BESA’s head of certification Duncan Sibbald
The scheme is based on BESA’s long-established guide to good practice and the most recently released specification, TR19 Grease, which sets the industry approved standard for ventilation hygiene – an essential way to reduce the risk of fire being spread through kitchen extraction systems.
The Association’s certification arm BESCA audits work to ensure standards are maintained and manages a database of post-clean verification reports to give reassurance to clients and their insurers that ventilation systems are being maintained to a high standard. It also ensures that all operatives used by member companies are undertaking recognised training and have reached the right level of competence to meet the TR19 standard.
The scheme has now been further enhanced with the introduction of a ‘live’ feature on the VHE website to show whether firms are registered on the scheme and fully compliant with TR19 or whether their status is under review for any reason. This is designed to ensure the system of ensuring compliance is robust and can give clients the reassurance they need when looking to employ a company with fully up-to-date professional credentials.
They will be able to see if a member company is a fully approved member, under review or suspended from the scheme. Some firms may be going through an audit process before becoming approved members or be the subject of an ‘elevated compliance surveillance’ before BESCA confirms their compliance.
In some cases, a VHE member may have allowed their membership to expire or be the subject of a client complaint. By making all this information live, BESCA is sending out a powerful message to the sector and its clients about the vital role ventilation hygiene plays in building safety.?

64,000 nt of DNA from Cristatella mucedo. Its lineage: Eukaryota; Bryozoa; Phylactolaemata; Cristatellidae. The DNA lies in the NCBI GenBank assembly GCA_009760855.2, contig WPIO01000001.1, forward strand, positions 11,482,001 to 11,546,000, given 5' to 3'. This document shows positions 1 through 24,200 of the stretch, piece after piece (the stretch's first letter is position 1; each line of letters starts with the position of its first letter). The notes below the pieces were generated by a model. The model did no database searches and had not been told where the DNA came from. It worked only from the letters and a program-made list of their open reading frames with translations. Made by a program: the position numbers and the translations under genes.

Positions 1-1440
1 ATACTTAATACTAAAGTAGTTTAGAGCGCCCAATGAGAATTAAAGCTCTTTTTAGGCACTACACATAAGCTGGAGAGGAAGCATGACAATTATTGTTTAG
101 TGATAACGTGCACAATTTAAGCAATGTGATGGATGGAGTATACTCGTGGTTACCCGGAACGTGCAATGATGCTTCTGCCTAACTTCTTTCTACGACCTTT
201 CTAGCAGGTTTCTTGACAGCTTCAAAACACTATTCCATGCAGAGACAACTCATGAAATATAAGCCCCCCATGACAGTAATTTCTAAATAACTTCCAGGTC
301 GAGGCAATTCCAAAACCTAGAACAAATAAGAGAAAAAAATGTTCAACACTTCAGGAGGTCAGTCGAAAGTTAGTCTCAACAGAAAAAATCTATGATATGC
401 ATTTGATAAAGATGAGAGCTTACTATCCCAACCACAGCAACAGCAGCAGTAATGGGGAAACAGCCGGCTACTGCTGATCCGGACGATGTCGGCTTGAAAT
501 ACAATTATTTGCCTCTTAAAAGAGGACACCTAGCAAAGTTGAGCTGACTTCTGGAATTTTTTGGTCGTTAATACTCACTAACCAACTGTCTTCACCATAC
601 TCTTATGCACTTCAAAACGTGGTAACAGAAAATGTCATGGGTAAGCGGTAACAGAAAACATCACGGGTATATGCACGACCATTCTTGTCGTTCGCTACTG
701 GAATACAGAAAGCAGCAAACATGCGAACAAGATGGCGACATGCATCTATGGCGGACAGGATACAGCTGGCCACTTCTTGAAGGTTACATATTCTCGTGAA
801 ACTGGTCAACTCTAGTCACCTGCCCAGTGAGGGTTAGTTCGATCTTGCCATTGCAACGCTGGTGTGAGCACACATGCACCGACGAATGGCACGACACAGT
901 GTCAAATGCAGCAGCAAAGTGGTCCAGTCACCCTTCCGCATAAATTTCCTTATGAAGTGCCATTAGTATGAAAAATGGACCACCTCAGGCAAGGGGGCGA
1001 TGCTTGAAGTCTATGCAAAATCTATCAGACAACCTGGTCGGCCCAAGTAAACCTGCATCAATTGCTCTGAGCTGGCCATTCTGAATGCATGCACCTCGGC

“With building owners, operators and insurers becoming more aware of the fire risks posed by poorly cleaned and maintained systems, there has been growing demand for a robust process to verify the quality of cleaning – particularly of grease extract systems used by commercial kitchens,” said BESA’s head of certification Duncan Sibbald.
“It is, therefore, crucial that clients can have full faith in the scheme by being able to see the current status of all vent hygiene specialist suppliers.”
Sibbald added that the high-profile of building fire safety had led to a surge in demand for vent hygiene services, but as a result there were some non-specialist hygiene providers who do not necessarily understand their responsibilities operating in the market. “These companies may not have the right technical experience or ability to provide fully compliant post-clean reports to satisfy building insurers and keep occupants safe,” he said.
“Ventilation hygiene is a critical part of any fire risk assessment process and the VHE scheme helps building operators provide supporting evidence to prove that fire safety strategies are being well managed. It also helps the member company maintain an auditable trail of cleans and reduces insurance risk.”
“This new website feature will further boost adoption of the specification and demand for the rapidly growing VHE Scheme.”
Since it was first developed in 1998 by BESA’s specialist ventilation hygiene group, TR19 has been widely accepted by the building engineering industry and British insurers as the standard to which ventilation systems should be cleaned. The guiding principle of TR19 is that a defined, measurable level of cleanliness should be achieved to improve safety and comfort in buildings.
The VHE scheme uses the high technical standards established through the regular revisions of TR19 to protect clients, giving them the peace of mind that comes from employing a verifiably competent specialist contractor. This will help them keep their staff safe while also satisfying the increasing demands of insurers and protecting their corporate reputation.